Dileo Takes on New Partner for Barnegat Bay Challenge But Result Is the Same

By DAVID BIGGY | Aug 22, 2018
Photo by: Jack Reynolds

Even at 53, Mark Dileo still believes he has what it takes to keep rowing well and winning races.

“The older I get, what I don’t have in terms of physical power I make up for it with technique,” Dileo said following the Ship Bottom Beach Patrol Barnegat Bay Challenge on Aug. 20. “I may not be as strong as I was 10 or 15 years ago, but I’m a better rower because I’ve gotten better at the technique.”

Dileo and first-time rowing partner Chris Bigos proved technique matters, as they cruised through the 5-mile course to capture the Van Duyne championship ahead of Margate’s John Swift and Mick Cote.

“Mark won this race with Dave Bonnani last year, and I rowed with Dave for almost 20 years,” said Bigos, one of Dileo’s part-timers on the Surf City Beach Patrol nowadays. “Mark was looking for a partner for this race and I had the time to work out with him, so we started rowing together. I never rowed in the bow before this year, but I made the adjustment.”

Following the start just to the west of the beach at 13th Street in Ship Bottom, Dileo and Bigos got out near the front quickly, and once they made the first turn around Flat Island they developed a solid rhythm. As they powered through the wind heading northward toward Cedar Bonnet Island, the Surf City and Margate tandems created some separation from the rest of the field.

“That’s when we turned it up,” Dileo said. “As we were going north, I kept telling Chris we had to get some separation from the Margate guys. We know the course, so we knew we could use that open water to create that separation. And once you get a few yards between you and the other boat, you can get away. We got away at the right time.”

Once Bigos and Dileo turned Cedar Bonnet and had the wind heading back toward 13th Street, they finished strong, easily several hundred yards ahead of the Margate pair. Ship Bottom’s duo of Shawn Hannon and Jim LaMarco finished third, despite somehow losing an oar and taking the time to retrieve it.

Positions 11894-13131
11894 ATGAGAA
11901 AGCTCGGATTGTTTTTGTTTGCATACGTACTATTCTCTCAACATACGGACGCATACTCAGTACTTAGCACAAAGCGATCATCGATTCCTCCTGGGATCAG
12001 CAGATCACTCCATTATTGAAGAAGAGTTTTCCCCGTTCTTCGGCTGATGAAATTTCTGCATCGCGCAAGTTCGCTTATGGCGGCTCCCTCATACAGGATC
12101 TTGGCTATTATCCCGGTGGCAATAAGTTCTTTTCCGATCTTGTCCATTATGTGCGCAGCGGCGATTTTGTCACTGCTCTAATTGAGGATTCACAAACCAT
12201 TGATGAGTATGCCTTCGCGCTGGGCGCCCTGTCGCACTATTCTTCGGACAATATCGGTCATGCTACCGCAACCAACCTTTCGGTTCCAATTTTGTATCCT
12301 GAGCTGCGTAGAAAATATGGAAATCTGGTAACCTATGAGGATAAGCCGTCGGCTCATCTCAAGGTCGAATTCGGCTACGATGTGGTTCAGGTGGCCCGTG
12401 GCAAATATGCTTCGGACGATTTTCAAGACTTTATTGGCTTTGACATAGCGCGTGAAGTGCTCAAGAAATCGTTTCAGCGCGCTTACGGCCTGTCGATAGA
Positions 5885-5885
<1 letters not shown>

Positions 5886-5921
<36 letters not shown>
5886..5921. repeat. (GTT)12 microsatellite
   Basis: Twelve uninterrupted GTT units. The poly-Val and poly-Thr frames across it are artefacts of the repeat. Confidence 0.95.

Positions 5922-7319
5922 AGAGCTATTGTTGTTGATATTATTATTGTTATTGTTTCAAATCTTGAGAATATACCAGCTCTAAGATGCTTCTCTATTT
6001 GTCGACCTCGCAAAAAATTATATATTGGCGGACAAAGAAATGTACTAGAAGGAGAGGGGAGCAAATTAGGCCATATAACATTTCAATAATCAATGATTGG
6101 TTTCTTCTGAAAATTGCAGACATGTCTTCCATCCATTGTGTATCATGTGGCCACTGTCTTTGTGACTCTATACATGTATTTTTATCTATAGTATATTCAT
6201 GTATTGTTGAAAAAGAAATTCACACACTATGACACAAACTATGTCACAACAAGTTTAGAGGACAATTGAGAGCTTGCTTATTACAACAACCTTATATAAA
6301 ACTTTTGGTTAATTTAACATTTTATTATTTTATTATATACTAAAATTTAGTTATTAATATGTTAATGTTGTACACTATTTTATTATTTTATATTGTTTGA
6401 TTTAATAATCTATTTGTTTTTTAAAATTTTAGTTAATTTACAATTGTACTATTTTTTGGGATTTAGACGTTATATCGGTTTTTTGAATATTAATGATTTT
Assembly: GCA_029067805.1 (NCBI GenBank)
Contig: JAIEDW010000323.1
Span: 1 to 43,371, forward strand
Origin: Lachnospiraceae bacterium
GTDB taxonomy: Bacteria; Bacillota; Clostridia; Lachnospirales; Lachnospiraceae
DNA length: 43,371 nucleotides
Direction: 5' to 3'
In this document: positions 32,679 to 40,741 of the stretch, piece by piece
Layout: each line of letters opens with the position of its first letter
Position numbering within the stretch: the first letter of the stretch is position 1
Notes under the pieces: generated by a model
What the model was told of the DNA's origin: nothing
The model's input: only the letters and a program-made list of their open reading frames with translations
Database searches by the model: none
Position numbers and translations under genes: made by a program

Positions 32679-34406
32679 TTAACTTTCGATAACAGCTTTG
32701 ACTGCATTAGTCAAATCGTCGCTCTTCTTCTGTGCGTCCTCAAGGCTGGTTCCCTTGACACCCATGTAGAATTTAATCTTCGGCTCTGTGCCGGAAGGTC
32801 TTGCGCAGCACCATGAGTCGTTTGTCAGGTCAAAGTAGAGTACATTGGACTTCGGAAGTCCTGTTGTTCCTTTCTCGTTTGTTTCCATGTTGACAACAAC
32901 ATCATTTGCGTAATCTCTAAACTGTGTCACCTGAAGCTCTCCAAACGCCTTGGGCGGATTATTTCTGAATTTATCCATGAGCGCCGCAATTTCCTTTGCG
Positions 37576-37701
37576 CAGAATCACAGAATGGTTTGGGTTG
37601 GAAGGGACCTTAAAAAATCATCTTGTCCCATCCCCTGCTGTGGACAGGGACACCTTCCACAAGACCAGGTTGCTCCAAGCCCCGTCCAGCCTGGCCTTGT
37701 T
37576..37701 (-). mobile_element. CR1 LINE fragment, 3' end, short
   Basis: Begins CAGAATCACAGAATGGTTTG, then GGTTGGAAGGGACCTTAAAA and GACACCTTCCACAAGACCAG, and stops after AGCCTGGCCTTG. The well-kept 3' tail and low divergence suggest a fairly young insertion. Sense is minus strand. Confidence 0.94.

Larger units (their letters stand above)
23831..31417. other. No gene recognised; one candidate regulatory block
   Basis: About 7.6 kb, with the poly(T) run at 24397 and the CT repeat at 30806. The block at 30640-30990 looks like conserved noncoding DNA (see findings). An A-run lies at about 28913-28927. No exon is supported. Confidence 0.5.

“I wanted to win it again,” Dileo said. “And Chris is an elite rower like Dave, so I knew we had a good shot going into the race.”

Mostly recovered from his grueling race across the Hawaii’s Ka’iwi Channel in the Molokai-2-Oahu Paddleboard World Championships three weeks earlier, Jonny Skolnick had as good a shot as any of the prone paddlers in the field to win on Monday. Unfortunately, Skolnick invited some of his paddling friends to compete in the race as well.

“Jonny beat me in the 17-mile and 22-mile races earlier this summer, but I learned a lesson in those races,” said Spring Lake’s Dan Grothues, who held off Skolnick for the victory. “In those races, I got stuck paddling with a couple of guys and Jonny took off. This time, he got caught paddling with a couple of guys and I left him there.”

Still, as Grothues zipped past the second bridge, he looked back to see Skolnick not far behind.

“I was a bit scared at that point,” he said. “I looked back and he was coming in real hot. If we had another quarter-mile to go, he would have caught me. I didn’t beat him by much, but I’ll take it.”

Sean Brennan, a former Ship Bottom lifeguard and now an engineer living in Robbinsville, took his victory over friend and training comrade Eric Costanza in stride, easily winning the surf ski race with a smile on his face.

“We race a lot together,” said Brennan, who won the International and American Ironman events at the U.S. Lifesaving Association National Championships in 1998. “My big concern was weed, because I have a deep rudder on my board. I had to get out in front of Eric by a pretty good distance, so that if I had to slow down or stop to clear weed off my rudder I wouldn’t give up too much.”

Brennan not only beat Costanza, he was the first overall finisher of the Monday’s race.

“Eric’s an outstanding athlete,” he said. “I knew I had to get a lead and keep it. I never let up on him.”

In the women’s prone paddleboard race, Grace Emig finished first, followed by Tracey Hemmerle and Haley Ullinger, while the women’s standup paddleboard winner was Carly Scallon, followed by Kate McBride and Andrea Kahikina. The men’s standup paddleboard victory went to Sven Peltonen, while Ed Okimsky grabbed second and Kenny Bolcerski took third. The open division was won by David Wolf, followed by Lauren Rothstein and Brittany Histing in second and Zeke Hill in third.

biggy@thesandpaper.net

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